Man, the past several days were an on and off again situation with getting electricity. With the recent tropical storm, there were issues plus I lost it for a day this past Sunday after hearing a loud hum, then seeing downed wires outside. And the power was shut off after that so the five trucks of linemen could redo the street.
It got me thinking about the backdrop to Streets Of Rage 4. Mr. X is gone from the city and for a decade some normalcy returns. But suddenly the violent crime level skyrockets. The power of both electrical and local civic variety is transferred to a new criminal enterprise: The Y syndicate. Led by the evil Mr. X’s twin progeny. They’ve recruited a lot of the original enemies you remember from the Sega Genesis days, along with a number of new surprises.
PROS: Comic book visuals. Groovy soundtrack. Gameplay.
CONS: Some cheap A.I. May seem too short for some.
SEGA: Should have Lizardcube give Golden Axe and Comix Zone this treatment.
This new Streets Of Rage has a very nice comic book look to the whole affair. So much so, that I immediately began to wonder what a new Comix Zone might look like if helmed by Lizardcube, the studio that brought us this sequel. It’s bright, and colorful in a way that still fits the dystopian, chaotic remnants of a city now ruled by criminals B movie vibe it goes for. The artwork and animation here are fantastic. Streets Of Rage 4 also has a lot of cool galleries where you can see the concept art. And it goes a step further than some other games here because you get to see a lot of the work in progress rather than a handful of sketches or prerendered graphics.
Unlike many comic books, they haven’t kept the game in the same narrow 20 year period of the character’s lives. Old stalwarts like Axel Stone are… well, old. Not elderly just yet, but you can tell he’s been out of action a while. It’s like they took a splash of The Expendables movies and sprinkled it on top. But much like River City Ransom: Underground’s mainstays, they haven’t let themselves go either. And there are a couple of newer characters introduced here. Cherry, Adam’s daughter makes her debut along with Floyd who is this really cool combination of Mortal Kombat’s Jax and Final Fight’s Mike Haggar. Of the roster I found him to be the most enjoyable to use.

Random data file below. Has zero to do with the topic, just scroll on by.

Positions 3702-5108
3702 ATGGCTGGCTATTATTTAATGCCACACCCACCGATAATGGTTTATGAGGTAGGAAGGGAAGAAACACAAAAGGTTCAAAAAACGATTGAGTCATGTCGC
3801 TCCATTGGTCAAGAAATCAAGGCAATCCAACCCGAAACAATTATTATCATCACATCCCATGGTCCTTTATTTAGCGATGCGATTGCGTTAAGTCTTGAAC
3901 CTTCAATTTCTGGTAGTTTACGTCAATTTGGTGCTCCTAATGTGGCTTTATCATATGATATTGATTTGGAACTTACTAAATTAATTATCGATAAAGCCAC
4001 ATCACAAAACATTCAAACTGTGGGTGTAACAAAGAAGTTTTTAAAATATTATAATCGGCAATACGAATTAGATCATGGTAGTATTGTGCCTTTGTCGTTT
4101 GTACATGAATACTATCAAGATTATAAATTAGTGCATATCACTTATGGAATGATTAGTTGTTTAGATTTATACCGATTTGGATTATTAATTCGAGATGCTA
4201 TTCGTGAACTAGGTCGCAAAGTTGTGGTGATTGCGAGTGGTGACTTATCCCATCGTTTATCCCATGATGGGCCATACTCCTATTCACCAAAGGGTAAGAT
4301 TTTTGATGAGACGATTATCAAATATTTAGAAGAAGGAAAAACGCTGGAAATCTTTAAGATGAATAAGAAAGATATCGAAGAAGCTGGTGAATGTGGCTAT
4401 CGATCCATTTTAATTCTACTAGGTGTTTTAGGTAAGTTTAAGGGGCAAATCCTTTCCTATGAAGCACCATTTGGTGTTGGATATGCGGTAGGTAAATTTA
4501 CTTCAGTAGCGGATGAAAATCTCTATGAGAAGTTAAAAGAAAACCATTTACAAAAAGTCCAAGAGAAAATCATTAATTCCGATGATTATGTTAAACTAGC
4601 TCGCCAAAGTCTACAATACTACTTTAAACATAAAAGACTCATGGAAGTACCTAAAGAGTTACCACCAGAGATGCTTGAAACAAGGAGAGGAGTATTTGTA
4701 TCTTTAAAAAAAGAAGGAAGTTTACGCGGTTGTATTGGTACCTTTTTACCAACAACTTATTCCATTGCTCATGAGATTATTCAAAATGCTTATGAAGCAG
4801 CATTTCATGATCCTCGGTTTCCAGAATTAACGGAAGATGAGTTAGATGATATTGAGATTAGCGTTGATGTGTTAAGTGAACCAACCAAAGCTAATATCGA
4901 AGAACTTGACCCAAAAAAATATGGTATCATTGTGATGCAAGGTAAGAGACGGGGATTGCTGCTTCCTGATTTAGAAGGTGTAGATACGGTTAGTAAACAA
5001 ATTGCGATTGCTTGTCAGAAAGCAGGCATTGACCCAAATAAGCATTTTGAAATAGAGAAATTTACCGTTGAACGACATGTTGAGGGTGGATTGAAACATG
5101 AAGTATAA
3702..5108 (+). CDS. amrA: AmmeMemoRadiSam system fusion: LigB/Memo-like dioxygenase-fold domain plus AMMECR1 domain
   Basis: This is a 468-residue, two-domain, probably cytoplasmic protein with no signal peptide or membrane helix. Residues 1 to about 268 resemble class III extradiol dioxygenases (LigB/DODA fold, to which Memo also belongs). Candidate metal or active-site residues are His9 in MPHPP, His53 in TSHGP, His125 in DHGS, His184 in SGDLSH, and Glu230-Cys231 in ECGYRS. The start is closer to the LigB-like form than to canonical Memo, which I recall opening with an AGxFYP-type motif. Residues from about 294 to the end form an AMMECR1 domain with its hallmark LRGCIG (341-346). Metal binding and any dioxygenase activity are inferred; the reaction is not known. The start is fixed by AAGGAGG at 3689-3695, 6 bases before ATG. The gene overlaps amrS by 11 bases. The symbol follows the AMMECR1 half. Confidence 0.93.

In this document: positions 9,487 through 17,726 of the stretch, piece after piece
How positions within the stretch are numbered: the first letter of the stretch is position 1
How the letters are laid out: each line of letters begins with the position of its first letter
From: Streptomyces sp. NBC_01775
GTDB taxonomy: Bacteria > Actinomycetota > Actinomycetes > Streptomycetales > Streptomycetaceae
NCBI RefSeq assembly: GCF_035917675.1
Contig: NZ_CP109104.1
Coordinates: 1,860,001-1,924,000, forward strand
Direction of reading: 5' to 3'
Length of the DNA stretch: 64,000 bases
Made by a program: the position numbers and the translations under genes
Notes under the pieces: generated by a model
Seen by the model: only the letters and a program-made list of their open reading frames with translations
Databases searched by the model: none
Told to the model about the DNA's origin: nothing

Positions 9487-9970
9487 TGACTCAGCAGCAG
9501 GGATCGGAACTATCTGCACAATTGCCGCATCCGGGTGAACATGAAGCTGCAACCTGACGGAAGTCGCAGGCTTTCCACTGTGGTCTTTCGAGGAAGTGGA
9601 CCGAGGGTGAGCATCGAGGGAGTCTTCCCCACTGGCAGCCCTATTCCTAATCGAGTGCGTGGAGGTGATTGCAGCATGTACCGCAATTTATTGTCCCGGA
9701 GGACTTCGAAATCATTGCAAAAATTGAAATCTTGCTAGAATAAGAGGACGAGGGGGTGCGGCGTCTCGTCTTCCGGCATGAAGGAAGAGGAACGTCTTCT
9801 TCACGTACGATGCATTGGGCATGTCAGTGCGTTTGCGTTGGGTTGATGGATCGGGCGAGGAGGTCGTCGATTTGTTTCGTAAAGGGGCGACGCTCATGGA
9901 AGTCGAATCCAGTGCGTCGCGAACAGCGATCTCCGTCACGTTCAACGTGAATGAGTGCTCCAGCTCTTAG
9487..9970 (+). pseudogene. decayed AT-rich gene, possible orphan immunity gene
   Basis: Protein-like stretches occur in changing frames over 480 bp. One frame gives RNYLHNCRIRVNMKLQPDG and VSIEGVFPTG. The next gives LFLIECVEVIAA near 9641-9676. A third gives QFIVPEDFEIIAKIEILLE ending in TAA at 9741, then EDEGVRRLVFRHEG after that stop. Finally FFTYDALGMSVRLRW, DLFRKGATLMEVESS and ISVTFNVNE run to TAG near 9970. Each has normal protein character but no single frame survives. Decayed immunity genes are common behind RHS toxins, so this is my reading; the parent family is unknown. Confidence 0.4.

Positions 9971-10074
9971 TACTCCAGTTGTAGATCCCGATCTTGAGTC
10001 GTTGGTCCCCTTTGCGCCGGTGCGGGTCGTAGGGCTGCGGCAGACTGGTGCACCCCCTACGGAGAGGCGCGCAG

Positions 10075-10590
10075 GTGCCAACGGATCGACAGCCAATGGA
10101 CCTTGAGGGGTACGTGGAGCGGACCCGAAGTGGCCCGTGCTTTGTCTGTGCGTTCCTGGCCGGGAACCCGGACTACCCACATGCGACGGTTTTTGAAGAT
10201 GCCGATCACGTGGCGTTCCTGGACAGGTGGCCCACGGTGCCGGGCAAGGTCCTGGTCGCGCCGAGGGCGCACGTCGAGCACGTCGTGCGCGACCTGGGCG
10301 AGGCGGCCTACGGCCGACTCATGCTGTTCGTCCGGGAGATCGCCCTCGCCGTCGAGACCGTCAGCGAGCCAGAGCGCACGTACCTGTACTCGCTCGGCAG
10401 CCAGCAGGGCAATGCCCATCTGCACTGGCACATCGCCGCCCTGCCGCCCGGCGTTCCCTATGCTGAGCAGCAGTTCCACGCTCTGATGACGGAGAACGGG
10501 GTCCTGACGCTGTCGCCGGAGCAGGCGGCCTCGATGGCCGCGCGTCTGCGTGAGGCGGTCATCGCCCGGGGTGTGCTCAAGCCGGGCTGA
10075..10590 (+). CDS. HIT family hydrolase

But everybody is viable and you’ll unlock other playable characters over the course of multiple playthroughs. You’ll also be enamored with the soundtrack here as you get renditions of classic chiptunes as well as some new jams that complement those nicely. It goes along well with the theme of bridging the classic trilogy of brawlers with some modern-day visual flair. But the game also has a number of unlockable retro characters seemingly right out of the Sega Genesis games. There are also some hidden boss encounters that take you back to the 16-bit console’s sprite style. Think almost like the retro stages employed in games like Shadow Warrior (reboot) or Rise Of The Triad (reboot).